By Rebecca Bulnes
By Laurie Charles
By Chuck Strouse
By Lee Zimmerman
By Laurie Charles
By Falyn Freyman
By Hans Morgenstern
In the liner notes to his new bluegrass album, Steve Earle concedes his primary motive for engaging in the project in the first place was to achieve immortality.
An "ambitious and selfish" desire to be sure, but as Earle puts it, he "wanted to write just one song that would be performed by at least one band at every bluegrass festival in the world" long after he follows the genre's founder and spiritual father, Bill Monroe, to that home on high.
Musical immortality was the last thing on Earle's mind just a few years ago. After spearheading country music's New Traditionalist movement in the mid-Eighties with the critical and commercial success of his debut album, Guitar Town, Earle fell headlong into a personal and professional tailspin, which at various points would find him as a junkie, a convict, and a pariah within Nashville's image-conscious music community.
Earle hasn't exactly mellowed in recent years, but he does seem to have found a crucial degree of stability after hitting the depths in 1994. Contrary to the cliche (misery is creativity's best fuel), Earle's personal rebound might have actually saved his art.
"I think I'm writing the best stuff I've written," Earle says. "I'm certainly writing a lot more. In the months of October and November alone, I wrote 19,000 words of prose, five poems, and four songs. I've never had a point in my life where I've written that much."
Born in Virginia, Earle grew up in Texas, in a small town north of San Antonio. By age sixteen he left home to become a musician. Settling with a relative in Houston, he came under the sway of a number of Texas troubadours whom he considered idols, most notably the late, great Townes Van Zandt. After spending a few years on the Texas coffeehouse circuit, Earle made the inevitable jump to Nashville to become a star. But success didn't come easily for a performer as unvarnished as Earle. In the Seventies Nashville was squarely in the throes of the Countrypolitan and Urban Cowboy eras.
Apprenticing with Texas compatriot Guy Clark, Earle earned a publishing deal and became a staff writer. Although he had a couple of songs recorded (and another nearly cut by Elvis), times were tough. Eight years after his arrival in Music City, he finally recorded an independently released album of rockabilly tunes that went nowhere. A deal with Epic records was a bigger fiasco, as the label shelved a finished album and a two-year relationship with the headstrong singer in 1985.
But by 1986 Nashville was ready for a change. Country music was experiencing a commercial and creative slump as it struggled to overcome the residue that the insipid Urban Cowboy era had left behind. Earle scored a deal with MCA, and along with Dwight Yoakam, established himself as a leader of a new movement back to the music's roots.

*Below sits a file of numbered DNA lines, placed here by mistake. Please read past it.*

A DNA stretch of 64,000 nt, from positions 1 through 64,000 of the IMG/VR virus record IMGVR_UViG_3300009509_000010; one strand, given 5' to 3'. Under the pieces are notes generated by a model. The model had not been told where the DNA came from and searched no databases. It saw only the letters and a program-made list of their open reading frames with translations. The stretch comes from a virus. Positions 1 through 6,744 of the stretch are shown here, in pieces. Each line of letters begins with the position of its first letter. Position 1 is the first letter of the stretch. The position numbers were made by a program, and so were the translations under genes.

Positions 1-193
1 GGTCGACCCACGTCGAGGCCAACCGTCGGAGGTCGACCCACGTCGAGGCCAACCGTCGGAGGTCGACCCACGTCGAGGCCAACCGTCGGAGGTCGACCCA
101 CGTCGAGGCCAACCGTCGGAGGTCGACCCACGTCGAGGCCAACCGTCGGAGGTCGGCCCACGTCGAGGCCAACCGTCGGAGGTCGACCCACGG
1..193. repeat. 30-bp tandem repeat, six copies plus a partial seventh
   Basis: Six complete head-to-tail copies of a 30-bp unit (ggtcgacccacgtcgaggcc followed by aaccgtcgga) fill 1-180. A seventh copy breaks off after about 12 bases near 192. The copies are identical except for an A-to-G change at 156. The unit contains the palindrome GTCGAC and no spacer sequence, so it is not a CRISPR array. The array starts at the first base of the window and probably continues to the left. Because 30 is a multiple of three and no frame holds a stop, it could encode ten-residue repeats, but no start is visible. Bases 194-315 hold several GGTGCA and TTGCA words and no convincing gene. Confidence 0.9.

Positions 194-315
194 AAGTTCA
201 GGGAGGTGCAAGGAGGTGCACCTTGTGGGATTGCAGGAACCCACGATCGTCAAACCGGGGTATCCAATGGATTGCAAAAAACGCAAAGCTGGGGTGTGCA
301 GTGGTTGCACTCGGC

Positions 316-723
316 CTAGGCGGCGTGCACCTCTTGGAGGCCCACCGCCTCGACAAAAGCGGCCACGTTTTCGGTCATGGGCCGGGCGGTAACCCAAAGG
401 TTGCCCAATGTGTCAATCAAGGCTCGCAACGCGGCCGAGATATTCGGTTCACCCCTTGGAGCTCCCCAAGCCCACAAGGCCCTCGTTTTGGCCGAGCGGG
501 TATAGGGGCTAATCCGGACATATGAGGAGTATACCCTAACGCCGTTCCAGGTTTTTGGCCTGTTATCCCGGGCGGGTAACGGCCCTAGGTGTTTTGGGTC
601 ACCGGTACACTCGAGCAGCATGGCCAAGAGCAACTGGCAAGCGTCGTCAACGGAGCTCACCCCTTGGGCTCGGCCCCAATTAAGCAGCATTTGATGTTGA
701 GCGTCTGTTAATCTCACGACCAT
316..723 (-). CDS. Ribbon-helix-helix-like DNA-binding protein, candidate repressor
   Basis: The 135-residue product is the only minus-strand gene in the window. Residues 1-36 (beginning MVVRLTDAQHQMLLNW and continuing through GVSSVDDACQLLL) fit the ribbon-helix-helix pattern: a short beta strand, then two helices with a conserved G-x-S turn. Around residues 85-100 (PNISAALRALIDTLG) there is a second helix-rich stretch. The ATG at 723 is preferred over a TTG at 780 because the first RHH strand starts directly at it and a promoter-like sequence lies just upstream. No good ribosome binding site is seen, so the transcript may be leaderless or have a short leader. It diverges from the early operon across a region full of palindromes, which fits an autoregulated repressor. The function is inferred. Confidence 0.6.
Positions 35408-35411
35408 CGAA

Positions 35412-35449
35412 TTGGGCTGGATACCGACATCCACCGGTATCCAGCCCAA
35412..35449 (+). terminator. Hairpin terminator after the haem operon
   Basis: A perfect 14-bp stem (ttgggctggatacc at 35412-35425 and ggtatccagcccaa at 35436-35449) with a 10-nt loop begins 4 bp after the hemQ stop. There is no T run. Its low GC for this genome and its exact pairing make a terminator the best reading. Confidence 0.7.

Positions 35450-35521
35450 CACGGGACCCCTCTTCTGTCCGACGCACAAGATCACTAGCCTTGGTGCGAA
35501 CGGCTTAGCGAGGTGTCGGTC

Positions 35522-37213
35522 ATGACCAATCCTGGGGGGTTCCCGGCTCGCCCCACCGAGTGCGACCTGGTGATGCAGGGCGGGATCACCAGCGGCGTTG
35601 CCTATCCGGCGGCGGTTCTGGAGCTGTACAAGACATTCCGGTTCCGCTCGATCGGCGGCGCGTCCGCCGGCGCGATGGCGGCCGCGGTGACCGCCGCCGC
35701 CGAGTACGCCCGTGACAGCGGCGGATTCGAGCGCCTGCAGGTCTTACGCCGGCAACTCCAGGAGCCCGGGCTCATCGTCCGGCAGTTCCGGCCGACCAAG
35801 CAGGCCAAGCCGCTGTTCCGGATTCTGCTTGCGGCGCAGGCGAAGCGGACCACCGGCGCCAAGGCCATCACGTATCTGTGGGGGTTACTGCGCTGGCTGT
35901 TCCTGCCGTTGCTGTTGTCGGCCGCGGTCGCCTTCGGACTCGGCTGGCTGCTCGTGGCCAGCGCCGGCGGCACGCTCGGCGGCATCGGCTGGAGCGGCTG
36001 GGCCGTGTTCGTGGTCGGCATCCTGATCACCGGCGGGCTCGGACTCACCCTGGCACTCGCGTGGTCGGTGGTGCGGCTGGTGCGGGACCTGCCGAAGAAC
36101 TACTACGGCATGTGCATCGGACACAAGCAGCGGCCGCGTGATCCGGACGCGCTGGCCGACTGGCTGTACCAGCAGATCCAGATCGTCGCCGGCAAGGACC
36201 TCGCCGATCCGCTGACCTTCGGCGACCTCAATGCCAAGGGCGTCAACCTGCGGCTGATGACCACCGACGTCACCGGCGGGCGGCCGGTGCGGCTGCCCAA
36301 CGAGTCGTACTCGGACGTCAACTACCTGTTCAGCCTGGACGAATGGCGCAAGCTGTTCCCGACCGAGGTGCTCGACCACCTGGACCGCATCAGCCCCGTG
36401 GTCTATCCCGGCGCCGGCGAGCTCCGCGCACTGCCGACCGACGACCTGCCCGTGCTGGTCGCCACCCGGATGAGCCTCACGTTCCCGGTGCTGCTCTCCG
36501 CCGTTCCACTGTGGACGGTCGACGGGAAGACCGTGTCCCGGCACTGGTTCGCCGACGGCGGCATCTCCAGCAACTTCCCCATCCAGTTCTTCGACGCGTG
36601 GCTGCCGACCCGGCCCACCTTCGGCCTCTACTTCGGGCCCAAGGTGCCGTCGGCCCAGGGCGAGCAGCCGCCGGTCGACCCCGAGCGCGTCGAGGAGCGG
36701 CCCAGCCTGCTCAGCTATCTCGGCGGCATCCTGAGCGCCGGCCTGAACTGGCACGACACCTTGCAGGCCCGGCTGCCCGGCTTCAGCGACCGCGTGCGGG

The success of Guitar Town (which went to number one, spawned a pair of Top 10 singles, and earned a Grammy nomination) came to the surprise and chagrin of many in the Nashville community who considered Earle something of a heretic for his appearance, his attitude, and his notorious personal habits. When his 1987 followup, Exit 0, failed to reach the commercial heights of its predecessor, many in Nashville were eager to turn their backs on Earle. Before they had the chance, Earle turned his back on them.
Moving to MCA's pop offices in Los Angeles, Earle's 1988 album Copperhead Road was written and marketed with the intention of bringing him stardom as a rock act. As his addiction to heroin worsened, Earle began to imagine himself as a kind of hillbilly Keith Richards. Romanticizing his habits in song and mythologizing himself in the process, Earle trod a dangerous path. His subsequent releases, 1990's The Hard Way and 1991's Shut Up and Die Like an Aviator, were documents of an artist struggling to determine his musical allegiance. Worse, the effects of his drug habit and excessive lifestyle seemed to be invading his work.
With his drug addiction intensifying and his weight and health dropping to critical levels, MCA unceremoniously dumped him in the early Nineties. In late 1994, after a series of drug-related arrests, he was sentenced to a jail term. It was the lucky break of his career. Transferring between prison and drug treatment for a few months, Earle emerged clean and ready to reclaim his reputation as an artist.
His self-described "vacation in the ghetto" had not robbed him of his talents as a writer or a singer, and Earle set out to make up for lost time with his all-acoustic "comeback" album Train a Comin'. Combining some of his long-neglected originals and a number of personally significant covers, Train was recorded with a crack band of acoustic players including Peter Rowan, Norman Blake, and Roy Huskey, Jr. -- and the vocals of Emmylou Harris. The record was the most honest and personal of his career.
Earle had finally found his place by making a record that didn't seek to appease any interest other than himself. The Beatles' "I'm Looking Through You" fits in perfectly with Townes Van Zandt's "Tecumseh Valley," and Earle's own rough-hewn originals.